Listen Live
Listen Live

On Air Now

Sunday Gospel Music
Sunday Gospel Music

On Air Next

Federal court strikes down California law limiting gun buys to one per month

SHARE NOW

(The Center Square) – A federal district court struck down California’s law limiting gun purchases to one every 30 days, citing unconstitutionality. The district court judge placed a 30 day stay on the ruling to give the state a chance to appeal.

U.S. District Court Judge William Hayes based his ruling on NYSRPA v. Bruen, a U.S. Supreme Court case that created a new standard for Second Amendment decisions. Under Bruen, “When the Second Amendment’s plain text covers an individual’s conduct, the Constitution presumptively protects that conduct,” and the government “must then justify its regulation by demonstrating that it is consistent with the Nation’s historical tradition of firearm regulation.”

“The Court concludes that Plaintiffs’ proposed conduct is presumptively protected because it is covered by the plain text of the Second Amendment,” said Hayes, before moving on to address California’s cited historical precedent of similar gun laws.

California cited gunpowder storage laws meant to limit accidental fires for placing “limits on the ownership and storage of gunpowder”, restrictions on gun sales to Native Americans “to address the perceived risks to public safety,” prohibitions on the sale of certain weapons that were “concealable” and specifically “associated with interpersonal violence and crime,” and taxes and licensing laws requiring licenses for trading firearms with Native Americans, selling firearms, and taxes on the sale of firearms and other deadly weapons that “limit the availability and ownership of firearms.”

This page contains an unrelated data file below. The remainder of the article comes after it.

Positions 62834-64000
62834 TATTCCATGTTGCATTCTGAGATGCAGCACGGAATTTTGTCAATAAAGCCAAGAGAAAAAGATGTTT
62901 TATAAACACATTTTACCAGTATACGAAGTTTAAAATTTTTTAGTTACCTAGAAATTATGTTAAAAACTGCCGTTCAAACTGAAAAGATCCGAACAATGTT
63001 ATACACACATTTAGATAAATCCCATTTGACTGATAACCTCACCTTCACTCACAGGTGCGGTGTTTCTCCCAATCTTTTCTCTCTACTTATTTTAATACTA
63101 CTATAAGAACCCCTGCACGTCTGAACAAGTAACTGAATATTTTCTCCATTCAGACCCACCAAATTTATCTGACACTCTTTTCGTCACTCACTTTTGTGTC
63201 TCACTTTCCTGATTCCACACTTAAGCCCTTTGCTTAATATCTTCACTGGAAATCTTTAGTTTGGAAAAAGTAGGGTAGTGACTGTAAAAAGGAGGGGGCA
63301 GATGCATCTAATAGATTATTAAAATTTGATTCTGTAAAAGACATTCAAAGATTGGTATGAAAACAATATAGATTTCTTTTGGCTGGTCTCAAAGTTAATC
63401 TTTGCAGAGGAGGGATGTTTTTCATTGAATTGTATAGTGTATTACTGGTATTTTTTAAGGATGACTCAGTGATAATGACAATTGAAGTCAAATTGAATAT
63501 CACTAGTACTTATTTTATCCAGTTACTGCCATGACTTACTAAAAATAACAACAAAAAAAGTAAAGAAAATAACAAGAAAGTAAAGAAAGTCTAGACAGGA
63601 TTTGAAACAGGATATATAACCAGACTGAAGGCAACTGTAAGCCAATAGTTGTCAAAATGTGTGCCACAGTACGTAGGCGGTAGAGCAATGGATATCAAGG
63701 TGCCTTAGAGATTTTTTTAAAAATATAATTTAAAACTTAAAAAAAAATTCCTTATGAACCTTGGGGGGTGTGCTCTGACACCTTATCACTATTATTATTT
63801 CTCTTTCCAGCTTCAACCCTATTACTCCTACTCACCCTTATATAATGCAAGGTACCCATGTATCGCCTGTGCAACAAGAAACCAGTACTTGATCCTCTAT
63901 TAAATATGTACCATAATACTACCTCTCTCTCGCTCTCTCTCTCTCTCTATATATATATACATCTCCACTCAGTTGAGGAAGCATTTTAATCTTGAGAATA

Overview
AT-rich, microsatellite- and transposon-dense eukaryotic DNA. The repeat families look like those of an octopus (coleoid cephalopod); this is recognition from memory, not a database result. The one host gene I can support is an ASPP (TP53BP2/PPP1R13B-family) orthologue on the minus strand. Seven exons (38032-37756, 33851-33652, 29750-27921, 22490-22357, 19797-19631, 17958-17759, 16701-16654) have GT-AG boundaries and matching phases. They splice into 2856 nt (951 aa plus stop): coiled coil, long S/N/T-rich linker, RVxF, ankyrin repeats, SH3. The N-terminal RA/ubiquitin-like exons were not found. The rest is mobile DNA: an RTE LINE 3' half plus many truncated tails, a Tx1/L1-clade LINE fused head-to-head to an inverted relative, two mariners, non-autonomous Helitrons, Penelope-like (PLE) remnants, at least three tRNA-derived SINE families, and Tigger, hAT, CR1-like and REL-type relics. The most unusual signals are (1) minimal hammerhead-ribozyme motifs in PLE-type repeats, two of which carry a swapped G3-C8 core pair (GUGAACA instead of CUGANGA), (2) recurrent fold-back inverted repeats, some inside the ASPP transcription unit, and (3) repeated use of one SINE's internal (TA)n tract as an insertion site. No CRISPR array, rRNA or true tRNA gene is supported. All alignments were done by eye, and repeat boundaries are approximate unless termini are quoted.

Hayes found that the gunpowder storage laws were based on limiting fires, not gun purchases; that the precedent of of limits on Native American sales — and other “groups excluded from the political community” as a historical analogue is “dubious, at best”; that legally upheld restrictions on certain types of weapons typically used by criminals do not apply to California’s broad law on all firearm purchases; and that these taxing and licensing regulations “placed no limit on the quantity or frequency with which one could acquire firearms.”

After finding the plaintiffs’ proposed action — of purchasing more than one gun per month — as protected by a plain reading of the Second Amendment, and the state’s historical defense of the regulation to have no historical analogue, Hayes granted the plaintiffs’ motion for a summary judgment. While California appeals the ruling through the appeals and perhaps even Supreme Court, it’s likely the ruling will continue to be stayed.